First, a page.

Rolling Stone’s new website, shown in this screen shot provided by the magazine, launches Monday.  (Associated Press)
Rolling Stone’s new website, shown in this screen shot provided by the magazine, launches Monday. (Associated Press)

Surfers can pay to roll down memory lane

NEW YORK – For the first time Rolling Stone is inviting its readers on the long, strange trip though the magazine’s 43-year archive, putting complete digital replicas online along with the latest edition. But you’ll have to pay to see it all.

With a new site launching Monday, Rolling Stone will become one of the most prominent magazines to decide that adding a “pay wall” is the best way to make money on the Web.

To many publishers and media analysts, charging for Web access is the fastest way to drive readers to free competition, where advertisers will follow. But even free sites with lots of readers haven’t been able to charge the kind of rates for advertising that print still commands. As one of the few major consumer magazines now asking readers for an online fee, Rolling Stone is likely to get a close look from the rest of the industry.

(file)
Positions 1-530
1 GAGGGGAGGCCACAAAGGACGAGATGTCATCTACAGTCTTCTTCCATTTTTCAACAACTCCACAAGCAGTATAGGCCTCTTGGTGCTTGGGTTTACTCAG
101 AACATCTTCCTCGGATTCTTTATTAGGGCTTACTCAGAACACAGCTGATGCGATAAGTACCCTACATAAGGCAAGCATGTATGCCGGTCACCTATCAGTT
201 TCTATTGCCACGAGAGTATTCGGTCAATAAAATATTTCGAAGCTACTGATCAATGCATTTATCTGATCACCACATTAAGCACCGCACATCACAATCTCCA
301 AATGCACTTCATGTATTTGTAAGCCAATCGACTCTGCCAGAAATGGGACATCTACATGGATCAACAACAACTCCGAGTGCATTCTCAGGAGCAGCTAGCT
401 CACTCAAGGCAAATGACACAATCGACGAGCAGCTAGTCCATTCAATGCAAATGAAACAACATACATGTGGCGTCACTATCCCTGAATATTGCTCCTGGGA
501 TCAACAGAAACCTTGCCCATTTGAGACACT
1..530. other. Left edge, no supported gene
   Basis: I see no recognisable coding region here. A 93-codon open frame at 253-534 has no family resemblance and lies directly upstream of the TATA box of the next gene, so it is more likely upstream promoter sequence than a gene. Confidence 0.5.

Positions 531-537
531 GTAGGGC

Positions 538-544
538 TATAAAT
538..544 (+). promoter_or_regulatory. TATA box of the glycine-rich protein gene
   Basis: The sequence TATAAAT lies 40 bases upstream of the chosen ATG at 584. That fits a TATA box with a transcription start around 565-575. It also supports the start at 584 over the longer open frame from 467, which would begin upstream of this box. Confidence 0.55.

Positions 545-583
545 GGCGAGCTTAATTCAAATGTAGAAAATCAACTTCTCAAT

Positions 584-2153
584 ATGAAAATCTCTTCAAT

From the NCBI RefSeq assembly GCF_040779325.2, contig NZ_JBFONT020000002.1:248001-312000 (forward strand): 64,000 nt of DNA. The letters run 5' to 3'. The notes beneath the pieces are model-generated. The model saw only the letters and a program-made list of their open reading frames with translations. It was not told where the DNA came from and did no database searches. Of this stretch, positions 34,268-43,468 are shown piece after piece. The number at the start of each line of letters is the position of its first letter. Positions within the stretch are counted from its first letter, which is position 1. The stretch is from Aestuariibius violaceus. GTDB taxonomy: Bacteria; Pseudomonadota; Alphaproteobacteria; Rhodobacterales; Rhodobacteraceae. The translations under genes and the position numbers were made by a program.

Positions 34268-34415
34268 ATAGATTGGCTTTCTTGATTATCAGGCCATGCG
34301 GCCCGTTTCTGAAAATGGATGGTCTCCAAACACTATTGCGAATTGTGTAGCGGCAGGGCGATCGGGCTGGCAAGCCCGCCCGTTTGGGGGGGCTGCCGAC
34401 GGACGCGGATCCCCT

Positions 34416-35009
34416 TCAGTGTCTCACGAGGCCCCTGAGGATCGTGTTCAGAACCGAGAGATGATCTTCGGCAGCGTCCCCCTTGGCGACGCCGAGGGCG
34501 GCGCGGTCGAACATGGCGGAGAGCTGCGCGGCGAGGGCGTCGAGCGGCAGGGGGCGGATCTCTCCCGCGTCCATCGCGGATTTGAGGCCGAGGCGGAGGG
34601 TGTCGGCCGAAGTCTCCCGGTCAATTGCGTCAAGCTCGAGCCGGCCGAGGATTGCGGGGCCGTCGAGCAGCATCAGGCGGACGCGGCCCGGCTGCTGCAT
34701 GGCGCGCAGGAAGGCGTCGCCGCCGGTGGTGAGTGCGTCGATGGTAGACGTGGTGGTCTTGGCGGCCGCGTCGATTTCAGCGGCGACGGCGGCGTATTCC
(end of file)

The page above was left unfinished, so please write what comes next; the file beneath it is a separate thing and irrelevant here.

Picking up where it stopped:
The magazine’s revamped home page will remain mostly free. The kind of material that seems to work best on the Web – quick updates on who’s breaking up, slide shows of popular bands on tour – won’t cost readers anything.

But there will be reminders planted throughout the site that full access to Rolling Stone’s latest issue is just a few clicks and a credit card number away.

A one-month pass will cost $3.95 and annual access is $29.99. Online subscribers will automatically get a print subscription, which normally costs $19.95 a year. But print subscribers don’t automatically get Web access.

The magazine has never put a full issue online except to tease an article here and there. On the new site, readers can flip through, search and zoom in on a complete replica of the print edition.

The same goes for every issue since the magazine launched in 1967. If you’re willing to pay, you can peruse a big grid with thumbnail views of every cover.

In an interview, Steven Schwartz, who is heading the revamp as chief digital officer for the magazine’s parent company, Wenner Media, referred to the archive as “the collected history of everyone who’s grown up over the past 40 years.”


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